4.  Finding the Accounting Soft Spot.

Using the incorrect summary sheet above, once you add up the numbers on each schedule you can identify where the problem lies.  Once I know where the problem is, I can either fix it (if I am the one preparing the accounting) or attack it (if I am probing the accounting prepared by someone else).

What if all the numbers are correct, but I still think there’s something inaccurate going on behind the scenes?  Well now I know that I have to go outside the accounting document to find it.  That’s valuable information because at least I am not stuck wondering if the problem is evident from the face of the accounting.  Instead, I can get started serving my subpoenas and hunting down the problem elsewhere.

Or sometimes the numbers are correct, I just think the Trustee or Executor spent too much on some expense (such as Trustee fees).  That’s also valuable information because now I know that my entire case exists on the face of the accounting.  The amount of fees is listed, and all I have to do is argue why they are too high.

Without zeroing in on the problem, however, I would have no idea where my point of attack (or revision) would be.  So it pays to simplify the process.  Do the work, and find the soft spot in almost any accounting.

I get calls every week from California Trust, Last Will, and Estate beneficiaries complaining that they can’t get their brother or sister, who is the Trustee and Executor of their parents’ estate plan, to provide copies of the parents’ estate plan after the parents have died.

I usually suggest the following. First, send a letter to the Trustee and Executor politely requesting the entire Trust, including amendments, and Last Will for both parents. Include the following language in the letter: 

A.         Please Provide True Copy of California Will

Under California Probate Code Section 8200, you, as Executor of Mom’s and Dad’s estates, are required to deliver mom’s and dad’s Last Wills to the County Superior Court where mom and dad died within 30 days of mom’s and dad’s respective deaths. Please note, if I am damaged by your failure to deliver moms’ and dad’s Last Wills to the Superior Court you will be liable for my damages. (See Probate Code section 8200(b).)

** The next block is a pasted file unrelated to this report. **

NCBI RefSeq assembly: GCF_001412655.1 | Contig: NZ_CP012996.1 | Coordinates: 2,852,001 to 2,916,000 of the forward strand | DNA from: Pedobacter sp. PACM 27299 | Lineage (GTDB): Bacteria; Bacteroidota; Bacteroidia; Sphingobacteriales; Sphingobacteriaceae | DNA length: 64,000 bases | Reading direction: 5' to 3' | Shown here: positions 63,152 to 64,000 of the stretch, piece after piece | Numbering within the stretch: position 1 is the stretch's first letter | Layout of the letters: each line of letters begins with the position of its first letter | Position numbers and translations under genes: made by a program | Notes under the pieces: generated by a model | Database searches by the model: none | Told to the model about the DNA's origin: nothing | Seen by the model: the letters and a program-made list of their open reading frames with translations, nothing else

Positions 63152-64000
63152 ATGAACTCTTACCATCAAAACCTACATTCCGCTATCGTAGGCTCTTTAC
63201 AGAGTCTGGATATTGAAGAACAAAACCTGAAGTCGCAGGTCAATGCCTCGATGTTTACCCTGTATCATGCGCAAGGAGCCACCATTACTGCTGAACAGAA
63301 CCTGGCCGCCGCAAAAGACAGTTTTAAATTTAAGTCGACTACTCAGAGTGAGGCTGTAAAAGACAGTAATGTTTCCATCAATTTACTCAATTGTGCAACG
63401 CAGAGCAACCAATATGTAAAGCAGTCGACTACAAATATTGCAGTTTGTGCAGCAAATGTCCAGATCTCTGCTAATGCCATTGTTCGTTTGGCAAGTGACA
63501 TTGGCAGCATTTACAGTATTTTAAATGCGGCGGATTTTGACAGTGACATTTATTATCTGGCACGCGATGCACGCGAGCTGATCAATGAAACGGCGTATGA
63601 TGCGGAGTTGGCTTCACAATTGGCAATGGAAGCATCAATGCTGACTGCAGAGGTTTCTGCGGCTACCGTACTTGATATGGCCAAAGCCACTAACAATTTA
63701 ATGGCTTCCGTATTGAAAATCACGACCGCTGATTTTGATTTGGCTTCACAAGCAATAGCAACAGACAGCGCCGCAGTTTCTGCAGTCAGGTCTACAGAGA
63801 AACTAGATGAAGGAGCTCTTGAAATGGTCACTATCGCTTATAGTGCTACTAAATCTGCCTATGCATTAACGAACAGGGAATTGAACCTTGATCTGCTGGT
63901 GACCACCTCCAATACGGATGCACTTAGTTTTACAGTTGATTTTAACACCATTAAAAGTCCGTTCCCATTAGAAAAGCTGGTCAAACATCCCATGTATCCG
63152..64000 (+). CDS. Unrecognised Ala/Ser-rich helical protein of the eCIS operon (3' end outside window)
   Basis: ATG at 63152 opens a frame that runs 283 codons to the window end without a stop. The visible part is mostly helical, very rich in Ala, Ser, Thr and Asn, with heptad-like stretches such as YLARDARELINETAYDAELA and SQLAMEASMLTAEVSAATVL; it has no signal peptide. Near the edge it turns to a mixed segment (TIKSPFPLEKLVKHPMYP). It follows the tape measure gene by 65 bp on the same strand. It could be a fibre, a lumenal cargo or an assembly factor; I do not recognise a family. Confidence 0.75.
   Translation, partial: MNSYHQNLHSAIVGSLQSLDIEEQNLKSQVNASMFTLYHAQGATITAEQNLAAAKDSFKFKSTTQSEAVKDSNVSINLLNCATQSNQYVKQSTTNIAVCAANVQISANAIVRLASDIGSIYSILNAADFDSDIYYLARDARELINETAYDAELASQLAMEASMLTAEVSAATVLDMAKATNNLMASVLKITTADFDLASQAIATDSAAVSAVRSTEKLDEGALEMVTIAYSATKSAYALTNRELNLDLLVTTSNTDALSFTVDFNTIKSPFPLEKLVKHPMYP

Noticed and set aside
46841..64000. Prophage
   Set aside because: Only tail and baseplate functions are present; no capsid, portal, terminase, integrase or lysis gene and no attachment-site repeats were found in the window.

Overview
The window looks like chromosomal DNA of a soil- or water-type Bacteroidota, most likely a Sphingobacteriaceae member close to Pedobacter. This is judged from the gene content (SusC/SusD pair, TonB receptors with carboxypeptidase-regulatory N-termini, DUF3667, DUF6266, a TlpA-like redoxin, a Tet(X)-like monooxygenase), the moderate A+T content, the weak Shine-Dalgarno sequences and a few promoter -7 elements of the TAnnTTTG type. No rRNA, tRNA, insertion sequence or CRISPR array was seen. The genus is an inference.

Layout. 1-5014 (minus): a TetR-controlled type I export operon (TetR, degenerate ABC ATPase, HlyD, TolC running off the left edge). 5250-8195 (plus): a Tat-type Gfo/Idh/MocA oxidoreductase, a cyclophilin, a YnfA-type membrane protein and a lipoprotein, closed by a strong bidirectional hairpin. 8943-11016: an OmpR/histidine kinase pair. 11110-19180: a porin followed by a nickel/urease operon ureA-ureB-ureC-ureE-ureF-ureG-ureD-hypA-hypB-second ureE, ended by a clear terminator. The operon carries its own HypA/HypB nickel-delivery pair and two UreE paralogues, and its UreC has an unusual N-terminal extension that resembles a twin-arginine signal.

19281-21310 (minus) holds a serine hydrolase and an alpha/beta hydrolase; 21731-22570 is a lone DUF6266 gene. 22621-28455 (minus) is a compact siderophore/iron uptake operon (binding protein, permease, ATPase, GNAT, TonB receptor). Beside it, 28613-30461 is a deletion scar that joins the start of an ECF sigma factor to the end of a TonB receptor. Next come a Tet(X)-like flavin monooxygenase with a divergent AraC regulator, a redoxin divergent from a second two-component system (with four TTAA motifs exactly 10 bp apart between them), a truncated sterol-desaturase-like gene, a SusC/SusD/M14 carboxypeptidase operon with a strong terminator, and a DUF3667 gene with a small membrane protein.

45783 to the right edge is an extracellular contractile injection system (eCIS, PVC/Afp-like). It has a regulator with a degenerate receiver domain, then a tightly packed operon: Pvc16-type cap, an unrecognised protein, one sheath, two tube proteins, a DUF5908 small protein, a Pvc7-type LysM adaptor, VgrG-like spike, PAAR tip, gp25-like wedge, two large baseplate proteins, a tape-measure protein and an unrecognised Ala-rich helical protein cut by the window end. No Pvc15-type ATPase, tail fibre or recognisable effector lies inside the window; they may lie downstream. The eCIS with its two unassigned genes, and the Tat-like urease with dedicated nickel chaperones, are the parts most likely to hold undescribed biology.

As you are required to deliver the Wills to the Superior Court, you should have no objection in providing me with true copies at this time. If you do not provide me with a true copy of the Wills I will have no choice but to file a petition in the Probate Court requesting the Court to order you to provide me with true copies of the Wills. Please note, if I’m forced to file a petition, I will request that the Court order you to pay for the attorneys’ fees and costs associated with my petition. I hope I am not required to file a petition and you will simply provide me with true copies of the Wills on or before DATE. 

B.         Please Provide True Copy of California Trust

Under California Probate Code Section 16061.7, you, as Trustee of Mom’s and Dad’s Trust, are required to provide all beneficiaries of the Trust and all of Mom’s and Dad’s heirs with a true copy of the Trust documents, including any amendments, 60 days after Mom’s and Dad’s respective deaths.

As you are required to provide Mom’s and Dad’s Trust after 60 days of their respective deaths you should have no objection in providing me with true copies of the Trust, and any amendments, at this time. If you do not provide me with a true copy of Mom’s and Dad’s Trust, and any amendments, I will have no choice but to file a petition in the Probate Court requesting the Court to order you to provide me with a true copy. Please note, if I’m forced to file a petition, I will request that the Court order you to pay for the attorneys’ fees and costs associated with my petition. I hope I am not required to file a petition and you will simply provide me, as an heir and/or beneficiary of the Trust, a true copy of the Trust, and any amendments, on or before DATE.

If you include the above-referenced language in your letter to the Trustee, more times than not you will be successful in getting the Trustee to turn over the Trust and Will documents.

If the Trustee still refuses to provide the Will and Trust, then you must seek help from the Probate Court to force the Trustee and Executor to hand over these documents. I will explain in a future post how you get the Court’s help for obtaining these documents.